I was trying to save iptable configuration and someone suggested me iptables-save which wasn't convencing for me. I logged in and tried /etc/init.d/iptables save and service command, none worked and didn't find any online reference.

-bash-4.2# iptables --version   
iptables v1.4.19.1

 -bash-4.2# uname  -a
Linux server 2.6.32-042stab120.6 #1 SMP Thu Oct 27 16:59:03 MSK 2016 x86_64 x86_64 x86_64 GNU/Linux

-bash-4.2# cat /etc/SuSE-brand 
VERSION = 13.1

EDIT: Error message I am getting when tried /etc/init.d/iptables save and service iptables save

 server:~ # /etc/init.d/iptables save; cat /etc/os-release | grep VER
    -bash: /etc/init.d/iptables: No such file or directory
    VERSION="13.1 (Bottle)"
server:~ # service iptables save
service: no such service iptables
server:~ # 

What is the command in suse to reload iptables configuration in openSUSE?


in openSUSE the iptables are not designed to be manipulated directly. There is no way to store the current state in a way you can reload it later.

The firewall settings are stored in /etc/sysconfig/SuSEfirewall2. You can either edit this file directly or use YaST to configure it. After changing the file you have to run /sbin/SuSEfirewall2 or service SuSEfirewall2 start to load the changes.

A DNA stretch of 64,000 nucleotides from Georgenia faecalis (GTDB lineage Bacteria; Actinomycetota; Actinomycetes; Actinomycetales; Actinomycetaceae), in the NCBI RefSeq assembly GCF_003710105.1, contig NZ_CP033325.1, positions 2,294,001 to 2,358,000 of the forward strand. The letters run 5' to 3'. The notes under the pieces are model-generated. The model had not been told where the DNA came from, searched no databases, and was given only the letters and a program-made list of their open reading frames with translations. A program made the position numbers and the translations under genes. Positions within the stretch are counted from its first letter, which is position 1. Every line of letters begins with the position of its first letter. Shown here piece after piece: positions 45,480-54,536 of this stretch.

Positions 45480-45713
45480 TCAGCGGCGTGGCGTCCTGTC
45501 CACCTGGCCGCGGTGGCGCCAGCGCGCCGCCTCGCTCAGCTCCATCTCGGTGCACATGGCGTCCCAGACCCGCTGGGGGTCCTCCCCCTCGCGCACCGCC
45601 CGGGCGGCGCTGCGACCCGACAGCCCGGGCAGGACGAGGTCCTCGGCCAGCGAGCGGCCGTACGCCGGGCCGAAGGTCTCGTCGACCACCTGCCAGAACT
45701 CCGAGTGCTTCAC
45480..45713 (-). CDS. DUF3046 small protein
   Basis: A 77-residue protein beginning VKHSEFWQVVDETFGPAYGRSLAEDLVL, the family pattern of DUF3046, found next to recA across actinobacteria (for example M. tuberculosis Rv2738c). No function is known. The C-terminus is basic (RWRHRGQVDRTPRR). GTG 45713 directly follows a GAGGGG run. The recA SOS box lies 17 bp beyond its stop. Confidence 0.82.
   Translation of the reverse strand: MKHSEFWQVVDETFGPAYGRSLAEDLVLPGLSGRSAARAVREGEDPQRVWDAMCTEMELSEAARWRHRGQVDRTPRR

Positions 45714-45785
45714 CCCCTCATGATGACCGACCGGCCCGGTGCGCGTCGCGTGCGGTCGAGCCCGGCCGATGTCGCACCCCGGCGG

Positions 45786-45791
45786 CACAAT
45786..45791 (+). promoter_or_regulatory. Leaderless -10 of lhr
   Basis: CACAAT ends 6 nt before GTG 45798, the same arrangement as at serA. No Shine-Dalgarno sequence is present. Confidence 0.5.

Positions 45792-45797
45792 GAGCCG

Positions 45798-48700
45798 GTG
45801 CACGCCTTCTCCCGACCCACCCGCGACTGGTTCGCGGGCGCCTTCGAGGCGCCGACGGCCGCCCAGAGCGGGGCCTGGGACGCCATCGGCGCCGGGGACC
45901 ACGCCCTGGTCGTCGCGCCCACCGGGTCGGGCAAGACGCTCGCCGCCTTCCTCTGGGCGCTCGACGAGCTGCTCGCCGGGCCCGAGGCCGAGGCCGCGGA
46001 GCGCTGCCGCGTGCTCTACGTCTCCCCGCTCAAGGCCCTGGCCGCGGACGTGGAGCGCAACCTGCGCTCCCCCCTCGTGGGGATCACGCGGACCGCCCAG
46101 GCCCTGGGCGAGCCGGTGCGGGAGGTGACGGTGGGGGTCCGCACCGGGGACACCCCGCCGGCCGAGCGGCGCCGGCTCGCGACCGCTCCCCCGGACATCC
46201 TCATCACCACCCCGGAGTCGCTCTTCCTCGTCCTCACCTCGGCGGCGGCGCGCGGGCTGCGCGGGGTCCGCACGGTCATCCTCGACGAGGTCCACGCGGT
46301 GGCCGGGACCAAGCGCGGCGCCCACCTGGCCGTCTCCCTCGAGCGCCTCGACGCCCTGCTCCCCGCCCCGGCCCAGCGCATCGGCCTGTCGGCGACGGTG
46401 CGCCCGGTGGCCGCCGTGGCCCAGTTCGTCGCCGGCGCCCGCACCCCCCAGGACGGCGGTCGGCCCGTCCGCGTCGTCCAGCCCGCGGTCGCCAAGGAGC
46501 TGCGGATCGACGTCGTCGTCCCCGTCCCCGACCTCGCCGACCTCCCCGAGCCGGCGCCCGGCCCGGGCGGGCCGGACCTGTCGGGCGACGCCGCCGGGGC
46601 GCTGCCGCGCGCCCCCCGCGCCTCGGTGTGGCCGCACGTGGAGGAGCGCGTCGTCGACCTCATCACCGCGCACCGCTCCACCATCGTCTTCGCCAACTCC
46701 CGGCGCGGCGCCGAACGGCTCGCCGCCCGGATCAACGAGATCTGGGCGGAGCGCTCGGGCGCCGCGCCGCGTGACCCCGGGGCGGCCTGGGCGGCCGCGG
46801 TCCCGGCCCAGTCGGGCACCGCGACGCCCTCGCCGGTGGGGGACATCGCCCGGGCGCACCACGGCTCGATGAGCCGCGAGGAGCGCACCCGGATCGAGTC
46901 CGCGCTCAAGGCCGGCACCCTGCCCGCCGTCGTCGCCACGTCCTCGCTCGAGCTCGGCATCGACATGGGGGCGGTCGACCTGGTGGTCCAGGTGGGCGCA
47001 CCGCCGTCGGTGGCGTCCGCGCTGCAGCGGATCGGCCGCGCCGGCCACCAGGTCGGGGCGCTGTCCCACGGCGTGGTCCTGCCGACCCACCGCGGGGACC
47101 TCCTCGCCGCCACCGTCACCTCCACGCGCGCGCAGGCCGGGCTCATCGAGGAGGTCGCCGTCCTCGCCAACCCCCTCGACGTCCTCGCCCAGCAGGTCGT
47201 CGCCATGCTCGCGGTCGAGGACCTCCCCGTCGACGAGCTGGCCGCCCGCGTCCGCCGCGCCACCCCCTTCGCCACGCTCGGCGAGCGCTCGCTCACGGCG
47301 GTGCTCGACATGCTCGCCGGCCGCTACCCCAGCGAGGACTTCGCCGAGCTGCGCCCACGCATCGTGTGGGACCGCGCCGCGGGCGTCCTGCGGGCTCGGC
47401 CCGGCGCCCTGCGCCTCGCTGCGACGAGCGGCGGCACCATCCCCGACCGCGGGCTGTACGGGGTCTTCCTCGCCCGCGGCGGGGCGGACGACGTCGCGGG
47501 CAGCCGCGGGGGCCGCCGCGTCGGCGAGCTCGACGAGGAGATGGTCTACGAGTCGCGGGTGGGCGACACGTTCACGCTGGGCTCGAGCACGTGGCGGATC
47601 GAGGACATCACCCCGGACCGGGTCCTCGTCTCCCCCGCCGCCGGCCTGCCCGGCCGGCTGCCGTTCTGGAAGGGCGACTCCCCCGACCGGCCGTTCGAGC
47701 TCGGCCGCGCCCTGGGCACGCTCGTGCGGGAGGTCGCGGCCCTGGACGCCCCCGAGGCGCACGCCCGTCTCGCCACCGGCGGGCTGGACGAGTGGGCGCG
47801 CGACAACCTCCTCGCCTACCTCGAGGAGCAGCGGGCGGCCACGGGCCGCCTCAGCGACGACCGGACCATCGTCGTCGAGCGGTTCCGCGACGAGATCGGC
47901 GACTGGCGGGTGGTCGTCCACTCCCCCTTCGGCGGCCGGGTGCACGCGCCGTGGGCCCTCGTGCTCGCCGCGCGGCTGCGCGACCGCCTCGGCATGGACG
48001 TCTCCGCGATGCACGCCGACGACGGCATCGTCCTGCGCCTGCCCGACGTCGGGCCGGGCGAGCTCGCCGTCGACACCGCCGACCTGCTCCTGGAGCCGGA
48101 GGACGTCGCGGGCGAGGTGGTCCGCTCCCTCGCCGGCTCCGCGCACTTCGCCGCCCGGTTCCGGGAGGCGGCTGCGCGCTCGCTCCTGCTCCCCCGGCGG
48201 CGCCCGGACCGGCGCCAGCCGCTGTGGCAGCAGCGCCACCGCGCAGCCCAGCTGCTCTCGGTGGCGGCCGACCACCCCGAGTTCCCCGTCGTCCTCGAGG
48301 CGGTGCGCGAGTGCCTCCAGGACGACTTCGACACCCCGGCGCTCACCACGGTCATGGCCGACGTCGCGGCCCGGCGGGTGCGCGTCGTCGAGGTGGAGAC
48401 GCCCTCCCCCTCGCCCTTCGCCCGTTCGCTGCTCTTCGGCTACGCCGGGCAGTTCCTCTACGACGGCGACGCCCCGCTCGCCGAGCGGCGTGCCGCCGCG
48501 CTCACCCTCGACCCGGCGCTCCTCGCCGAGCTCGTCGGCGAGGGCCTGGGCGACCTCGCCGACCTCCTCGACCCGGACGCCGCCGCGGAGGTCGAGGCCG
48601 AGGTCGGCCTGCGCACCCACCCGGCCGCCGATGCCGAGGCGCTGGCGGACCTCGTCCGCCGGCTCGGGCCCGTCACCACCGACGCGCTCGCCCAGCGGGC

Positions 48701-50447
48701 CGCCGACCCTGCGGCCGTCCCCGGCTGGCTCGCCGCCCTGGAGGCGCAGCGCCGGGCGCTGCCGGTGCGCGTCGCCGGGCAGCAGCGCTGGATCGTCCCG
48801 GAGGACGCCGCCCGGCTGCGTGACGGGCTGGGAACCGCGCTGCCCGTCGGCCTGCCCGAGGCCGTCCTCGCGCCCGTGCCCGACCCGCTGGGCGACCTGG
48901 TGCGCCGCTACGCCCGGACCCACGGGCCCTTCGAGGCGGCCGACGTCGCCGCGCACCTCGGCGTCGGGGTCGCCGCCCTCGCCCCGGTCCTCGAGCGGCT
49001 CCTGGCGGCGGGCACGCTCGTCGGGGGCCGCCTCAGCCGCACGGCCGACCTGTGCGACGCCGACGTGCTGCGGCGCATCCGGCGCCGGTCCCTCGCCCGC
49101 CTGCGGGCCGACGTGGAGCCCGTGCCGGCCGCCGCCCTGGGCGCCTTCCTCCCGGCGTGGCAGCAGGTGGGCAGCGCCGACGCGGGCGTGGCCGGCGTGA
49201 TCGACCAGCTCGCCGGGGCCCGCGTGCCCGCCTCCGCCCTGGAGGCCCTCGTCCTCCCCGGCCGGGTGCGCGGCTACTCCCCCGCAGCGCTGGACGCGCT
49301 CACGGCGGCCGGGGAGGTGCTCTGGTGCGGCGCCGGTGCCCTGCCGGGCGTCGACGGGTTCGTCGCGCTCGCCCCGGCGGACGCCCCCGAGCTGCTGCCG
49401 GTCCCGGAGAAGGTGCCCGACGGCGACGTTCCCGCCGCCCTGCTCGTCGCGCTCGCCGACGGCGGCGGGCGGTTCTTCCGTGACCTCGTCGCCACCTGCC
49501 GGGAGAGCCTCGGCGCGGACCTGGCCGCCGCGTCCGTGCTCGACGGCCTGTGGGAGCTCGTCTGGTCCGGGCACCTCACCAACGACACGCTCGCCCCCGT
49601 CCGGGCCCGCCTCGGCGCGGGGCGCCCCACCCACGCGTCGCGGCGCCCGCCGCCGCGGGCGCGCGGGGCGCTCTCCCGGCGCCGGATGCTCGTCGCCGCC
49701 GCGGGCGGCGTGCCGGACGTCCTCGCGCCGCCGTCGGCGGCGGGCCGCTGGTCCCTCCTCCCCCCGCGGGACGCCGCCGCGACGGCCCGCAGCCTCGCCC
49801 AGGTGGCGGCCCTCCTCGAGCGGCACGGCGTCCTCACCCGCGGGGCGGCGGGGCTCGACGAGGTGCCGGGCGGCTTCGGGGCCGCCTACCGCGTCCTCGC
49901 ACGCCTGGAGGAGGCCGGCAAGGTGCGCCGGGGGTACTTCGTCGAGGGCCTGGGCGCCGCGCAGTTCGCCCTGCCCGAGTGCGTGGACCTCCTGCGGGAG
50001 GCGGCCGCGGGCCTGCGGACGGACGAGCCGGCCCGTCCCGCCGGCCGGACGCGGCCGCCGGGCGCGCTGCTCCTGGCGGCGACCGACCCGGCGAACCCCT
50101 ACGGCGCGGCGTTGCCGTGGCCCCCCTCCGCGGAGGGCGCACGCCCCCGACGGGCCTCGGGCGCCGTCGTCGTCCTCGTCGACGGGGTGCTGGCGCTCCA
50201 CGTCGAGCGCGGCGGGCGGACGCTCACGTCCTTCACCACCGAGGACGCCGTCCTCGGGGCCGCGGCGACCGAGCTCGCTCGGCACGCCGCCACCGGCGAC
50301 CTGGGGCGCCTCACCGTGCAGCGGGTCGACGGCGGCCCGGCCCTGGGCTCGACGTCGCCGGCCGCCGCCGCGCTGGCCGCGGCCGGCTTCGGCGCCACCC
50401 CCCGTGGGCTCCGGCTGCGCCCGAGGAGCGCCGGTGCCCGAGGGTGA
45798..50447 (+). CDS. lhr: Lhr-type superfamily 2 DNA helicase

See the documentation for details on the configuration:


I don't know about SuSE but on CentOS the service iptables save command uses iptables-save to (eventually) write the filrewall state to /etc/sysconfig/iptables. You may want to load the script into your favourite text editor - it's generally quite readable.

When you run service iptables start, firewall stare is loaded from /etc/sysconfig/iptables.

If you want to reload the firewall state then try service iptables reload or even service iptables restart

  • I need answer specifically for suse – prado Jan 25 '17 at 7:50
  • Go and read the script then, you'll likely find that at most the destination file is different. – user9517 Jan 25 '17 at 7:53
  • @istheEnglishway while this is true for most distributions, it is different with SuSE. See for yourself: github.com/openSUSE/susefirewall2/blob/master/SuSEfirewall2 – Gerald Schneider Jan 25 '17 at 7:58
  • @GeraldSchneider so in that case the op should be getting an error message when running /etc/init.d/iptables save that they are not discolsing. – user9517 Jan 25 '17 at 8:05
  • @GeraldSchneider See, now it all becomes clear ... cluelessness rules. – user9517 Jan 25 '17 at 8:16

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